Reviewed by Tori
Favorite Quote: “I would have stood for you, the law would have stood for you.”
A former senator goes missing, his cousin, Dr. Dennis Mira, is the only witness to the crime. Left with a concussion and a sense of forbidding, Dr. Mira calls his wife for help. Luckily for him, he is married to a renowned profiler for the NYSPD, Dr. Charlotte Mira, and good friends with Lieutenant Eve Dallas. When Eve and Charlotte arrive, Dennis tells them he saw his cousin beaten and sitting in a chair but was hit from behind and now his cousin is gone.
What starts out as a random abduction soon turns into something more insidious when the senator is found dead and tortured. As Eve begins to investigate the senator’s death, she discovers politics and power can make for strange bedfellows. Eve uses her badge and wealth to open closed doors, determined to shine a light on the private lives of the elite and powerful, only to discover a series of crimes so heinous that the lines between victim and killer blur.
Brotherhood in Death is the 42nd installment in J.D. Robb’s long-running futuristic In Death series. Set in the year 2061, a hard as nails lieutenant brings criminals to justice with some help from her billionaire husband and the NYSPD. Strong writing, well-plotted mysteries, intriguing subplots, and continuous characterization helps to keep the world fresh but comforting. Though there is a certain predictable quality to the story, the show us different angles used in police investigation. Robb continues to blend our heroine Eve’s personal life with her professional one, keeping the addictive action packed mystery perfectly in tune with the established romance and personal drama that constantly hums in the background. Humor and some lighthearted moments walk hand in hand with the more emotional scenes, giving readers the time to come to terms with the darker aspects of the story. Though riddled with police procedurals and investigative terms, Robb writes with an easy hand, allowing those unfamiliar with either of these aspects to follow along.
Eve is on her way home early for once when she receives a frantic call from her friend and department resident shrink, Dr. Charlotte Mira, begging her to come to an unknown address. Her husband, Dennis Mira, has been hurt and a family member is missing. Eve rushes over to learn that Mr. Mira was knocked unconscious and his cousin, the powerful ex-senator Edward Mira, has been abducted. Eve learns Dennis was at the family homestead to discuss Edward’s attempts to sell the family property out from under Dennis. With little to no evidence, Eve is starting out blind with only Dennis’s vague recollections and a politician’s legacy to help guide her.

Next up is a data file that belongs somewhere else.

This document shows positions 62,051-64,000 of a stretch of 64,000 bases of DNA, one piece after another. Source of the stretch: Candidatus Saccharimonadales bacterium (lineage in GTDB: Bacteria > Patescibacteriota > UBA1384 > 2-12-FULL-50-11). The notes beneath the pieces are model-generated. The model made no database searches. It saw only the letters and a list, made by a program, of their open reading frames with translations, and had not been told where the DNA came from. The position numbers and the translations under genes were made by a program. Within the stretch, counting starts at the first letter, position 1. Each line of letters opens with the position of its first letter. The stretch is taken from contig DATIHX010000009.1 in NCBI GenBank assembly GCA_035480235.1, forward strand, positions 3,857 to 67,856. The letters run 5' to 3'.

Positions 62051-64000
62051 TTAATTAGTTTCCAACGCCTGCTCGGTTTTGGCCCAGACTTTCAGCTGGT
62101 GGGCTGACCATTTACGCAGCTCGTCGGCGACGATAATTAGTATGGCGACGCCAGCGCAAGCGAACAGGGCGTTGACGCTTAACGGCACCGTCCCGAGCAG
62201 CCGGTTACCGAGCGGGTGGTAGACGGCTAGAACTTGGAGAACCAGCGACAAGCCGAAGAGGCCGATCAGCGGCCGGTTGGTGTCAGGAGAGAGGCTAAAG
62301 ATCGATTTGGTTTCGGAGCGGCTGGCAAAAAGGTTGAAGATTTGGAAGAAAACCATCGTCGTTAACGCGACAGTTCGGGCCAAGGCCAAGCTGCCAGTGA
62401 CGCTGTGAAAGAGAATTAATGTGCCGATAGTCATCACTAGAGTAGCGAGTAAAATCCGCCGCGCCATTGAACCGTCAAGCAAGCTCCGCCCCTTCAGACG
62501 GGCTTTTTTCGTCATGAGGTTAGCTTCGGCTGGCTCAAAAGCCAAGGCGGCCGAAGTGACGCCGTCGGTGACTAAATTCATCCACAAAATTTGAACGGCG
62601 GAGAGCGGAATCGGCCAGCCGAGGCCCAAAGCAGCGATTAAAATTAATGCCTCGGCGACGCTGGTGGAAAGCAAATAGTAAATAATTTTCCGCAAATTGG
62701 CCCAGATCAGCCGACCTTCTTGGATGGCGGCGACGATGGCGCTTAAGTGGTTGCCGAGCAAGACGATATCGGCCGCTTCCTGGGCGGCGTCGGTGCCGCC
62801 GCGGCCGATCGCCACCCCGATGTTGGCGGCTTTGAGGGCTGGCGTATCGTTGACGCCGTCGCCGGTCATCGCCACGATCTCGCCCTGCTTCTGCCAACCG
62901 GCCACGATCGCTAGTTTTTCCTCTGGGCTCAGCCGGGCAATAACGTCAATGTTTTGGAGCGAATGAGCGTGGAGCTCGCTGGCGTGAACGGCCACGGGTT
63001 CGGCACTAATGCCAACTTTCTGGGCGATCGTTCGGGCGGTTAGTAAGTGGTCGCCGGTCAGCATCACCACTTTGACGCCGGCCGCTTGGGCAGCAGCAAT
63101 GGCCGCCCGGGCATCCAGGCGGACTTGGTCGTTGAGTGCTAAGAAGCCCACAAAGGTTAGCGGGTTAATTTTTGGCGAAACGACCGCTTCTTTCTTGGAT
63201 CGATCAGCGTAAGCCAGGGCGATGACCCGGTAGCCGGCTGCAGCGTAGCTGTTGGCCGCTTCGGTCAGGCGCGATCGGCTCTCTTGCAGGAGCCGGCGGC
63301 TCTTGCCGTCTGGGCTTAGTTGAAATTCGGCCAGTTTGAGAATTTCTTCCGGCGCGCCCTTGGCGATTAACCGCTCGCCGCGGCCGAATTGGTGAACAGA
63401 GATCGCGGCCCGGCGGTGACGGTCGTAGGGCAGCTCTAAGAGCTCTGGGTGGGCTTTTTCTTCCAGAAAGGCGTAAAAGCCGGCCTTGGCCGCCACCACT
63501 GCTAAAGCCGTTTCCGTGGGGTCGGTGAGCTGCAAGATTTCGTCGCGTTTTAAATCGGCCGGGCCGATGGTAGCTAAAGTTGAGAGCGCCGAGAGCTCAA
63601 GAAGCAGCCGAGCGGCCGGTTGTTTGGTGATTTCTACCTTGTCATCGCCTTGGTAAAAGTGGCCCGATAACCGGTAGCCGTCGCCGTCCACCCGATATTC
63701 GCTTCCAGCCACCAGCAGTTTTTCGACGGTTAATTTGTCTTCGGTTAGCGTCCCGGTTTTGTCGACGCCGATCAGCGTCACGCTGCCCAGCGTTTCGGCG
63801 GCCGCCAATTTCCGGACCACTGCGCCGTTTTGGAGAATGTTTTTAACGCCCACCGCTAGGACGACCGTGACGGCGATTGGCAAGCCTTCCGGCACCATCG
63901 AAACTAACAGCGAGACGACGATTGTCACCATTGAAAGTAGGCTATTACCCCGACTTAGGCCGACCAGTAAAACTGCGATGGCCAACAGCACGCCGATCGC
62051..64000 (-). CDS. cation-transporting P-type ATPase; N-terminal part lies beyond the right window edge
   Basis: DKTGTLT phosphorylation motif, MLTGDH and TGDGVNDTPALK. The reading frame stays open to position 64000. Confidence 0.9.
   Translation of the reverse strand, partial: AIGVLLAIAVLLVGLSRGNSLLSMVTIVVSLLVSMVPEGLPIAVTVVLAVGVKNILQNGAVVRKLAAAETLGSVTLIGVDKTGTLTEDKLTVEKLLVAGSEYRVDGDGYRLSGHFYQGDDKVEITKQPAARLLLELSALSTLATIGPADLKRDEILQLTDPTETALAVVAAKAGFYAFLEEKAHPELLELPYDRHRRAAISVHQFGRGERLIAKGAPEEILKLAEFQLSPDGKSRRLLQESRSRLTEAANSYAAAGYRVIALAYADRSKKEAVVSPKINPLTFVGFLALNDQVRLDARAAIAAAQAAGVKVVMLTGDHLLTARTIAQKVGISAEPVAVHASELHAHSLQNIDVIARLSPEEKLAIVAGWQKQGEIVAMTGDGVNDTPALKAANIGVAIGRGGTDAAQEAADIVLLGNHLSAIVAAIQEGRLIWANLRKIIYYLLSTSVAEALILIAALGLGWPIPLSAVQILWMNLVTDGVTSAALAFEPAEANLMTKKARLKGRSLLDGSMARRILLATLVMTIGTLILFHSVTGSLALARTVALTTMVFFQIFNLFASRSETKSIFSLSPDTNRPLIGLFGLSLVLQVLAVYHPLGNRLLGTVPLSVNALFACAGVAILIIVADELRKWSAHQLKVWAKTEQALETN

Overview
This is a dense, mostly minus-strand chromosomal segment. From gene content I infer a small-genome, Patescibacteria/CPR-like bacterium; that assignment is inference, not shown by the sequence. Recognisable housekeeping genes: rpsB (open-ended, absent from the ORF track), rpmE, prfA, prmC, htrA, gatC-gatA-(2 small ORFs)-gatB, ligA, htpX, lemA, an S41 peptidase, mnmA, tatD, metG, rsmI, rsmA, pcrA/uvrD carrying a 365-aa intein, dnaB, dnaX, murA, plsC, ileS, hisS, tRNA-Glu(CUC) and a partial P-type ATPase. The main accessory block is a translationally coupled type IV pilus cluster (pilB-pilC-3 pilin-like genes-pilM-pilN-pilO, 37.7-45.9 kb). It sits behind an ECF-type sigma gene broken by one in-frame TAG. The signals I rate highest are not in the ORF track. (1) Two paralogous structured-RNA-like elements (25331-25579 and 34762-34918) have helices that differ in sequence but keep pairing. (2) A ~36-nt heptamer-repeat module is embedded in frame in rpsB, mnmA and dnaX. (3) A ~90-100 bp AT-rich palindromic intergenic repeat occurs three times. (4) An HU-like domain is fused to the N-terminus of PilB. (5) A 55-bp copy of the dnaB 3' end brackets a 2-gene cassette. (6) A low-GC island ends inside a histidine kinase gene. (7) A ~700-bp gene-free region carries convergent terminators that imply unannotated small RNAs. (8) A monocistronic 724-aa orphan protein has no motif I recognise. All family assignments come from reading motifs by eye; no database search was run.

I have noticed this series becoming progressively darker as Robb moves from futuristic based crimes into more personal timeless ones. I want to note that this particular storyline is sexually dark and may be a trigger for some. While Robb doesn’t write violence gratuitously, she also doesn’t whitewash. Per usual, the storyline revolves around watching how Eve and her team using their myriad of skills and know how to solve the case. I did feel this one started off a bit slow in the beginning. I felt more time was spent listening to Eve investigate then actually seeing her in action. There was also some oddness to the dialogue in the beginning. It seemed to struggle to find a comfortable flow. The pacing and dialogue both pick up just before the halfway point and Eve begins to make inroads into the investigation and the pieces start to form a picture. As the nature of the crime(s) speak personally to Eve, we see the connections made and the flashbacks that plague Eve as she struggles to remain objective. We also see her dismay that two people she whom she sees as friends and pseudo parent figures are hurt by this case. Dennis Mira has always been an important secondary character and I enjoyed Robb taking the time to peel back his layers to show us what lies behind his normally affordable personality. HIs and Eve’s scenes together are particularly poignant.
Familiar faces along with some new ones provide entertainment, outrage, and some sorrow tinged moments. Eve continues to loosen up in the workplace and love her ability to joke with her squad. They have her back and she finally believes it. Readers will love seeing Eve and Roarke as they continue to grow in their lives together. Steamy love scenes, romantic declarations of love, and just enough fire out of the bed (or the shower, the elevator, etc…) tells a beautiful tale of triumph over tragedy. One scene in particular sets the stage for some changes in their home, telling us that they are ready to move onto another chapter in their life together.
Brotherhood in Death is another welcomed addition to the series, giving readers an engagingly layered mystery to help solve and a dynamic couple whose love affair continues to capture our attention even 42 books in. As always, I love visiting Robb’s version of the future and look forward to the next installment.